John 8: 1-11

While Jesus went to the Mount of Olives. Early in the morning he came again to the temple. All the people came to him, and he sat down and began to teach them. The scribes and the Pharisees brought a woman who had been caught in adultery, and, making her stand before all of them, they said to him, “Teacher, this woman was caught in the very act of committing adultery. Now in the law Moses commanded us to stone such women. Now what do you say?” They said this to test him, so that they might have some charge to bring against him. Jesus bent down and wrote with his finger on the ground. When they kept on questioning him, he straightened up and said to them, “Let anyone among you who is without sin be the first to throw a stone at her.” And once again he bent down and wrote on the ground. When they heard it, they went away, one by one, beginning with the elders, and Jesus was left alone with the woman standing before him. Jesus straightened up and said to her, “Woman, where are they? Has no one condemned you?” She said, “No one, sir.” And Jesus said, “Neither do I condemn you. Go your way, and from now on do not sin again.”

This scripture from John has always pained me. It’s easy to picture one of these men grabbing this woman by an arm and dragging her to Jesus. Her standing there so vulnerable in front of a glaring audience hurts my heart. And what is Jesus writing in the dirt? Is he mindlessly doodling or writing her a secret message? It’s curious. I can also imagine him leaning on one knee and looking up at the men expressionless and saying,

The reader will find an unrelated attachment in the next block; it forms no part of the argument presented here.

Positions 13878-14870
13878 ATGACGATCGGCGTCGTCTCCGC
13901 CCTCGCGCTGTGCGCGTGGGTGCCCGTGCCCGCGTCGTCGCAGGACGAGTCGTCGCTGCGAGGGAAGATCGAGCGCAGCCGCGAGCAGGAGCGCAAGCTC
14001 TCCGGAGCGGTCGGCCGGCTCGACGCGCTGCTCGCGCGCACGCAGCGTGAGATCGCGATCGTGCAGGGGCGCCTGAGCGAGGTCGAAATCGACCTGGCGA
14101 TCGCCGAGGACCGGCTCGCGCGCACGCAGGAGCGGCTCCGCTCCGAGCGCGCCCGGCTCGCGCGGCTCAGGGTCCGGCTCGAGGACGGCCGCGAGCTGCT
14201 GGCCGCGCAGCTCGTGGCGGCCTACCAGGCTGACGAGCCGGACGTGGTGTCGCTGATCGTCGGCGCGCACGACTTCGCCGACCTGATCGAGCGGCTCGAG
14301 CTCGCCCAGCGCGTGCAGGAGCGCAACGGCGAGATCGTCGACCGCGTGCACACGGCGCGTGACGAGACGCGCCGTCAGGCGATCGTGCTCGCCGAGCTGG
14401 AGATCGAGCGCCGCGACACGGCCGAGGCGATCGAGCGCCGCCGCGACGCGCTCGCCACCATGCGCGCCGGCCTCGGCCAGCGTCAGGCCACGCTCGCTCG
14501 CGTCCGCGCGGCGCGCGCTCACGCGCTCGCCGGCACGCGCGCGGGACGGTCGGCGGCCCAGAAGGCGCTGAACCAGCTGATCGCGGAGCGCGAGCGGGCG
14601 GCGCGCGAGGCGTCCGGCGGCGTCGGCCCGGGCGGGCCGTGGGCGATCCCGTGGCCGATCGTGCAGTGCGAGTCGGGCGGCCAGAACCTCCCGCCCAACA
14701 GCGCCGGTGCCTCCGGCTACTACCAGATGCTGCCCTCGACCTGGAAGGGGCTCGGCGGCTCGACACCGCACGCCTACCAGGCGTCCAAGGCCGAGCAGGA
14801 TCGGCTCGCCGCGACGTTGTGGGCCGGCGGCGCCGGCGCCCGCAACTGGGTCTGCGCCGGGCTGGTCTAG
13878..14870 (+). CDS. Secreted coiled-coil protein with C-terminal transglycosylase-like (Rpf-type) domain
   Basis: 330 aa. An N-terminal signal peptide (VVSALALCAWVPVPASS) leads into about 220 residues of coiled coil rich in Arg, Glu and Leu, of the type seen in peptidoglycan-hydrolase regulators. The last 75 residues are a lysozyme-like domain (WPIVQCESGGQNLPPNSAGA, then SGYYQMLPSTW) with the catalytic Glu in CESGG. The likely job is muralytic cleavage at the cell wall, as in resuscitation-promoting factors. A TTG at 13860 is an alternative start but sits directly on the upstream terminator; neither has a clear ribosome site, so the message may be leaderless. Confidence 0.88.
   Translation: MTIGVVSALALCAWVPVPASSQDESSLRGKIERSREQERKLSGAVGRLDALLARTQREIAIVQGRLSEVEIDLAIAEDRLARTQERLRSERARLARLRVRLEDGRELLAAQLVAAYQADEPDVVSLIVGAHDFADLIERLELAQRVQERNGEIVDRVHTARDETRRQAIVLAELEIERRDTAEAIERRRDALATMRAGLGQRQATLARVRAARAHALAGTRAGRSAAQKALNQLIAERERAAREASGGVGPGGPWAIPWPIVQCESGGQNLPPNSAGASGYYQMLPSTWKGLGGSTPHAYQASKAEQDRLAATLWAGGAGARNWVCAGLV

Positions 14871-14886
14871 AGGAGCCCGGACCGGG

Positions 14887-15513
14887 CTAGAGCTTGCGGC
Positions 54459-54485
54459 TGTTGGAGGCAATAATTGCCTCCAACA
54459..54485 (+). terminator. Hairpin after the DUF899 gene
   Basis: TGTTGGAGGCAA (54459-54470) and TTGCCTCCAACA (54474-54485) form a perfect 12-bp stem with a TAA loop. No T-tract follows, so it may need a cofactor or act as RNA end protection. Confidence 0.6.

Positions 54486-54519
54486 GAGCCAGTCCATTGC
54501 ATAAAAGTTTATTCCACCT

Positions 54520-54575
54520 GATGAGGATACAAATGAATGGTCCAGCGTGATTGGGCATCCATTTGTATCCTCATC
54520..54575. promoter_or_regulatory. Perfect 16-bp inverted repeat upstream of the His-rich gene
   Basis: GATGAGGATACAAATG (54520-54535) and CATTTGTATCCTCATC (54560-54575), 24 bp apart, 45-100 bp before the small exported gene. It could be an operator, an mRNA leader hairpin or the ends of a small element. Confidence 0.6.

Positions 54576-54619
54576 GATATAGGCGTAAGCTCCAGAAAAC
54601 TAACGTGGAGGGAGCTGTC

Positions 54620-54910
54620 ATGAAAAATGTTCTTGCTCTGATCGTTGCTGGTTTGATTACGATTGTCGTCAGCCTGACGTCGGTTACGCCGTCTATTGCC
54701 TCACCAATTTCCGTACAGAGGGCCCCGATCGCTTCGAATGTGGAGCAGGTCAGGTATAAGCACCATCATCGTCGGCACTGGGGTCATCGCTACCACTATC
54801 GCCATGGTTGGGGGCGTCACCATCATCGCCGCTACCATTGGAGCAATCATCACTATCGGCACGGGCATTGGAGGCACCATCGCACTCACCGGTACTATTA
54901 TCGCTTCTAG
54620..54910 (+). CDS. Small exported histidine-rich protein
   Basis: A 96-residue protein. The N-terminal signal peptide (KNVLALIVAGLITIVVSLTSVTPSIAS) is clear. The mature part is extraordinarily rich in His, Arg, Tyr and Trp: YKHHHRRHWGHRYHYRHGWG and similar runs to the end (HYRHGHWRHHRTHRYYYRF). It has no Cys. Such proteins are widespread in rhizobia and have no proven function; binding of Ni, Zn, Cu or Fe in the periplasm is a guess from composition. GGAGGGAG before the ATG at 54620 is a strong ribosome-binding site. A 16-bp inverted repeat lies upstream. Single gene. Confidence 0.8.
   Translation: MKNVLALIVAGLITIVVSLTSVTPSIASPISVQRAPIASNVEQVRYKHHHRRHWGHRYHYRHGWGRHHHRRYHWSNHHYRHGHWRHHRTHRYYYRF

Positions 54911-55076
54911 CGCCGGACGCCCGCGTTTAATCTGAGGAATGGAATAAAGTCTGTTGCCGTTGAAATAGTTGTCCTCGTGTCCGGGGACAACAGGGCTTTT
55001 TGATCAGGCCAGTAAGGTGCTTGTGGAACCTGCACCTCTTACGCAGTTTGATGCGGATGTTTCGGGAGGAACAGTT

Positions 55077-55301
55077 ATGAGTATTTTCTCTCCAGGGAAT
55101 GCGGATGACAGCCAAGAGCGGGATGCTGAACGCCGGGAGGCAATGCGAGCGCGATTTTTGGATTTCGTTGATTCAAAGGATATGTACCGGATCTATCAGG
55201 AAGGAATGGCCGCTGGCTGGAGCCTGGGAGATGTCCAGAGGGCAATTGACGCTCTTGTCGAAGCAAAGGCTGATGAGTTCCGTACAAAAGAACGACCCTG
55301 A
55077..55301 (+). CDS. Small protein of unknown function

“Let anyone among you who is without sin be the first to throw a stone at her.” Silence. Was that a threat? Would one of these guys pick up a stone and “fake” throw it at her before skulking off? More silence. Jesus knows the answer to his question, but he asks her anyway. He then says the five words that will alter her life, “Neither do I condemn you.” Can you imagine the look he gave her and the tone of his voice? I think it’s a look of divine and merciful love—a true lifeline. Jesus didn’t need to condemn her; in my mind she was probably amending her life in real time as this scene was happening.

“Go your way.” The message is that we can bring the shame and guilt of our lives to Christ Jesus and hear the same words whispered to us, “I do not condemn you.” Like the woman in this passage, Jesus encourages us to move on and forgive ourselves as he has forgiven us so that we are not further diminished by the sin and regret that we allow to eat away at our psyches. As our rite of Reconciliation promises, “The Lord has put away your sins,” (BCP, p. 448).

I want to sign off by asking you to imagine what message Jesus would need to write in the dirt for you to know you are not condemned either. What is it that you’d need to read to be able to let go and let God (as the saying goes). What would set you free to go your way?


Dear God, I surrender to You the week ahead. Fill me with Your Light that my mind might be at one with Yours. Fill me with Your Love that my heart may be Your vessel. And fill me with Your peace that I might give it to those I meet. Amen. (
Marianne Williamson)


The Rev. Canon Dana Colley Corsello

Canon Vicar